I think the important thing is to consider just how costly
the other options are. I'm no expert when it comes to GC, but there
are a myriad of options available and I think that timely
destruction has one particular benefit: consistancy.
The timely deterministic options (which, in a language with references, is
singular--refcounting) are expensive, both in processor time and in
programming time. Also rather error-prone, unfortunately.
They also don't guarantee consistency, though they do guarantee
determinism. Not that you're necessarily going to guess the time
right, but you've a reasonably good chance.
To take one particular operation and declare "This could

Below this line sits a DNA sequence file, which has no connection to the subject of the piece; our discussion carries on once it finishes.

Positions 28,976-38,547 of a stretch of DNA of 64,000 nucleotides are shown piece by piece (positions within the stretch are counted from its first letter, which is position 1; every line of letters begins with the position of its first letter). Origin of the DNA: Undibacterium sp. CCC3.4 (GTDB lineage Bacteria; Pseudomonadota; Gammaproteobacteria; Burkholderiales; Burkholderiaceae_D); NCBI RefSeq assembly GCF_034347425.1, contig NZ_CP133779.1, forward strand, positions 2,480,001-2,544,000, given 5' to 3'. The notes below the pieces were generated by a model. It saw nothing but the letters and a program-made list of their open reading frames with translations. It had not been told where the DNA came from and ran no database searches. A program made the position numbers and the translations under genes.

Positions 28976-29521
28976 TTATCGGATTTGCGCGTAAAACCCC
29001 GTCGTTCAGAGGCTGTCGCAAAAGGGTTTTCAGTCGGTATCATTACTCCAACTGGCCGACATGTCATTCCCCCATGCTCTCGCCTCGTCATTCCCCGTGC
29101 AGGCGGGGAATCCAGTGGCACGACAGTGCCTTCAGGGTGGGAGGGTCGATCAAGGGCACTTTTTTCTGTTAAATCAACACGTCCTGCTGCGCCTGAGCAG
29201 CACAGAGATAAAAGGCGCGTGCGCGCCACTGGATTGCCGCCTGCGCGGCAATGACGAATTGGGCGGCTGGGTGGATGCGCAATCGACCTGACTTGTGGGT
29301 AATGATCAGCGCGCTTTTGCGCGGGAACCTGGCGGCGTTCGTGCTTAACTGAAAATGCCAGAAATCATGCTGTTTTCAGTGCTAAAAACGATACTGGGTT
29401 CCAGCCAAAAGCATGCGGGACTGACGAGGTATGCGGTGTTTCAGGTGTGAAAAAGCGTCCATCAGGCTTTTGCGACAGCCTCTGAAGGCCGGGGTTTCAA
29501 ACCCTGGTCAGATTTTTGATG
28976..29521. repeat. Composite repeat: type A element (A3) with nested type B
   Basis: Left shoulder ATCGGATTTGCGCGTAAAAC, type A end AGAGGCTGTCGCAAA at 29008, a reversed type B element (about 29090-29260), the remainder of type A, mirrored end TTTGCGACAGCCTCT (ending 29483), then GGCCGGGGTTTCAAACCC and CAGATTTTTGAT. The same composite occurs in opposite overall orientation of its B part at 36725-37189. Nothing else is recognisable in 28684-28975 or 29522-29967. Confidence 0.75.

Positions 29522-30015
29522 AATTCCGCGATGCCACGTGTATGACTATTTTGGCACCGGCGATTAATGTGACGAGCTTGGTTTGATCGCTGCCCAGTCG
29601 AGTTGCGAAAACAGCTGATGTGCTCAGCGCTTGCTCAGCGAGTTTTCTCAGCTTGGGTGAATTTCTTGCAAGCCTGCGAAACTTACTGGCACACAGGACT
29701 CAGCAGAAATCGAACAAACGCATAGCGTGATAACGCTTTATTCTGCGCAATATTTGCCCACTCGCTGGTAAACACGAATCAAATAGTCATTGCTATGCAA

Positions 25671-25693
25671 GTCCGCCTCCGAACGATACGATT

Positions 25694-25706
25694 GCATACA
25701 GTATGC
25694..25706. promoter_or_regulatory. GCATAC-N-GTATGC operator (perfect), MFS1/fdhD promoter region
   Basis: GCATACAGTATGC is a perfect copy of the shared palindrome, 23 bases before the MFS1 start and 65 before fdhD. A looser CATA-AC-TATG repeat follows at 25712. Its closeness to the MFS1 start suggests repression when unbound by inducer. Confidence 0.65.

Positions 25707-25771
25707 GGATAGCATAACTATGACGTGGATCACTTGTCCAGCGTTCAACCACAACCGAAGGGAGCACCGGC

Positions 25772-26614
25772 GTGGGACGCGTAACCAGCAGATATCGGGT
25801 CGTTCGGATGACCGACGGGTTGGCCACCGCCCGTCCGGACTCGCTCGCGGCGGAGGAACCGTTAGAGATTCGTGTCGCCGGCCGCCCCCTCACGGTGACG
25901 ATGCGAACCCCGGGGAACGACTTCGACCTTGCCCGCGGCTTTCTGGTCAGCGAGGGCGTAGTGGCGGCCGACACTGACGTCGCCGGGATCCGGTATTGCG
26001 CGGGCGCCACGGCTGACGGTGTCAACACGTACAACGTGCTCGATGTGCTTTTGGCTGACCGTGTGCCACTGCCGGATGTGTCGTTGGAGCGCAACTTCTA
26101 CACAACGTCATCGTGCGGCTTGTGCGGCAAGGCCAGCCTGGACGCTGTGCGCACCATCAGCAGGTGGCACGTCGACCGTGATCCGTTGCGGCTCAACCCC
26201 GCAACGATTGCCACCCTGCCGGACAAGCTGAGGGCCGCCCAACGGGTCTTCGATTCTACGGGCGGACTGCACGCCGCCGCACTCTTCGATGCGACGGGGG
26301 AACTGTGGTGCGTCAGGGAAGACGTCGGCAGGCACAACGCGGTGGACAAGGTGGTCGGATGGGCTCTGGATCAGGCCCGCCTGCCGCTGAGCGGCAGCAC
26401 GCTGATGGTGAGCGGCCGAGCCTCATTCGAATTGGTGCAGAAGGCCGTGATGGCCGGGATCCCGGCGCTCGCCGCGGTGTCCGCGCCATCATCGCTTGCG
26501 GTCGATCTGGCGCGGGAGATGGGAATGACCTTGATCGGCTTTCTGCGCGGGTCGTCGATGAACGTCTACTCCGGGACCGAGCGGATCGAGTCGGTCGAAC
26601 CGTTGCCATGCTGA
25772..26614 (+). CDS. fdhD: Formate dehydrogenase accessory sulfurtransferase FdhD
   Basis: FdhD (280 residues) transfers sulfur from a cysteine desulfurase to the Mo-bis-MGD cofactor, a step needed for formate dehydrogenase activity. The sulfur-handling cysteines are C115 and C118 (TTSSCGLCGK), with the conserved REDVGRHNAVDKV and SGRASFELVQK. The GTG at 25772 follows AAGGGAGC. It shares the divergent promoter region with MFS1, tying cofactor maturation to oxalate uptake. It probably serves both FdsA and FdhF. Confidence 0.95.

happen at any old time" instantly puts the programmer into headache
That's always true, though. Perl is sufficiently introspective, and
is getting more introspective, to make timing of destruction potentially
indeterminate. And most objects don't have
DESTROY methods. Just wait until we start throw
I see little choice but to make timely GC an option, but I am
confident that there is enough collective brainpower available to make
it efficient as an option under reasonable
Thanks for the vote of confidence, bu I should point out that I am
the brainpower in this case,
along with a stack of books and papers by people rather more clever
than I am. If it was easy or inexpensive to do this, I wouldn't be
asking the question.